Canon G7X review - order at Amazon USA, B&H, Amazon UK or Amazon DE, thanks!


The PowerShot G7X is Canon's answer to Sony's RX100 series. Canon's taken the same 20 Megapixel 1in sensor (delivering a big upgrade in image quality over typical phones or compacts) and squeezed it into essentially the same sized body. The big difference here though is Canon has equipped the G7X with a 24-100mm f1.8-2.8 zoom, giving it longer reach than the RX100 III without losing the f2.8 aperture - this is great for portraits and macro shots. Canon's also fitted a screen that can angle forward to face the subject and unlike Sony, it's touch-sensitive too, allowing you to tap to reposition the AF area or pull-focus while filming. The AF system is faster for stills and more confident for movies, and it's cheaper than the RX100 III. If you don't need the viewfinder of the Sony, it's a great alternative. If you want the same quality in an even smaller body, consider the G9X which may have a shorter zoom and lacks the tilting screen, but measures roughly the same as Canon's S120.

Nikon S33 review - buy one at Amazon USA, B&H, Adorama, Amazon UK or Amazon DE. Thanks!


If you're a photographer with kids, you'll understand the desire to equip them with a camera that can survive pretty much anything they throw at it - or drop it into. Waterproof tough models are ideal since they can survive drops, sand, snow or total submersion in liquids, but equally you want one that won't break the bank. Nikon's S33 is the perfect choice, a budget digital camera engineered to survive the trials of childhood - or indeed active adult-hood. Available in a variety of bright colours, this simple-to-use 13 Megapixel / 3x zoom compact is waterproof to a depth of 10 metres, shock-proof to 1.5 metres and you can use it in temperatures down to -10C, so it's good for the piste as well as the pool or the seaside. There are superior tough cameras out there, but none at this price, nor any which can be programmed to bark or tweet when you take a photo.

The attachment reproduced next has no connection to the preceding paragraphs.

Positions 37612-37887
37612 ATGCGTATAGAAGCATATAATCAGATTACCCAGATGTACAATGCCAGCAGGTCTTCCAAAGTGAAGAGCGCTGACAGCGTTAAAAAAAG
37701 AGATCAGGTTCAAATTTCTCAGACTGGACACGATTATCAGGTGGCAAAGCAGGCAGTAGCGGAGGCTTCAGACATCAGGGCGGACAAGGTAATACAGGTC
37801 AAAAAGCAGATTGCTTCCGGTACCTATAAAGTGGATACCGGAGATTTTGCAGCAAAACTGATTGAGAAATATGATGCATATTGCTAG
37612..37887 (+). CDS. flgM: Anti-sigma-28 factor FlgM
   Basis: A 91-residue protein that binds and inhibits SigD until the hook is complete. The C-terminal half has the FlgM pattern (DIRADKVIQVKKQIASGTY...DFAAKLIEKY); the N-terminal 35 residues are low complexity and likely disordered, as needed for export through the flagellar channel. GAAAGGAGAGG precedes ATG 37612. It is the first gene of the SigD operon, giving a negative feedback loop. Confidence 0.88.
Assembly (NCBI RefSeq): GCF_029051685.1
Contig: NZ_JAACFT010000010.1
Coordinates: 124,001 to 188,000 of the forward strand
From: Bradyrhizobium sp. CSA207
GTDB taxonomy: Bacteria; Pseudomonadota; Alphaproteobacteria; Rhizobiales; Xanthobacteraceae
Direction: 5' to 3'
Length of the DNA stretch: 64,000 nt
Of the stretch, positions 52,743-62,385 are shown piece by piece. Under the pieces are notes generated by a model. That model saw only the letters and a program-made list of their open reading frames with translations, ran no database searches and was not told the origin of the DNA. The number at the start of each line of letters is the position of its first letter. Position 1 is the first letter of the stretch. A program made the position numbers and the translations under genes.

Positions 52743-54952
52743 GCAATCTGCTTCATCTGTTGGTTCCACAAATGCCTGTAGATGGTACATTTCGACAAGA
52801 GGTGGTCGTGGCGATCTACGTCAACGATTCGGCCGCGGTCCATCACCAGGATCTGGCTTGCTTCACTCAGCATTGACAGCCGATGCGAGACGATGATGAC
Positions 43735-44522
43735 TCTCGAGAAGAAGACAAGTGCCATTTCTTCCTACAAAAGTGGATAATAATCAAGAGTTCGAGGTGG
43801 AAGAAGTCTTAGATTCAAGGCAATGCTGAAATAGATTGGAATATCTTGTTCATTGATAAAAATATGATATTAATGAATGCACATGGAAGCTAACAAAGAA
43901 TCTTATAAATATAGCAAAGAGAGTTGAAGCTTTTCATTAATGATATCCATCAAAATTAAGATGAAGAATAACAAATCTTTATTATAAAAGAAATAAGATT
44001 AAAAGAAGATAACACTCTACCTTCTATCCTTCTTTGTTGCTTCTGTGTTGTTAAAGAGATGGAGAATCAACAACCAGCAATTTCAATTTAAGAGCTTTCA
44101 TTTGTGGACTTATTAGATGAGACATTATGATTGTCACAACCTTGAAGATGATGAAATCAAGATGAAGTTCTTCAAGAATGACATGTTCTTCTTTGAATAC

Nikon L840 review - order at Amazon USA, B&H, Adorama, Amazon UK or Amazon DE. Thanks!


Nikon's COOLPIX L840 is a DSLR-styled super-zoom camera with a surprisingly powerful feature-set for the money. You get 16 Megapixels, 1080p video, a tilting 3in screen and a 38x optical range equivalent to 22.5-855mm. It's also powered by AA batteries that may increase the weight, but at least a spare set is easy to get hold of. The major update over its best-selling predecessor is the inclusion of Wifi with NFC which makes it an even more compelling proposition, especially for the price. A great super-zoom camera at an entry-level price.

Canon SX60 HS review - order at Amazon USA, B&H, Amazon UK or Amazon DE, thanks!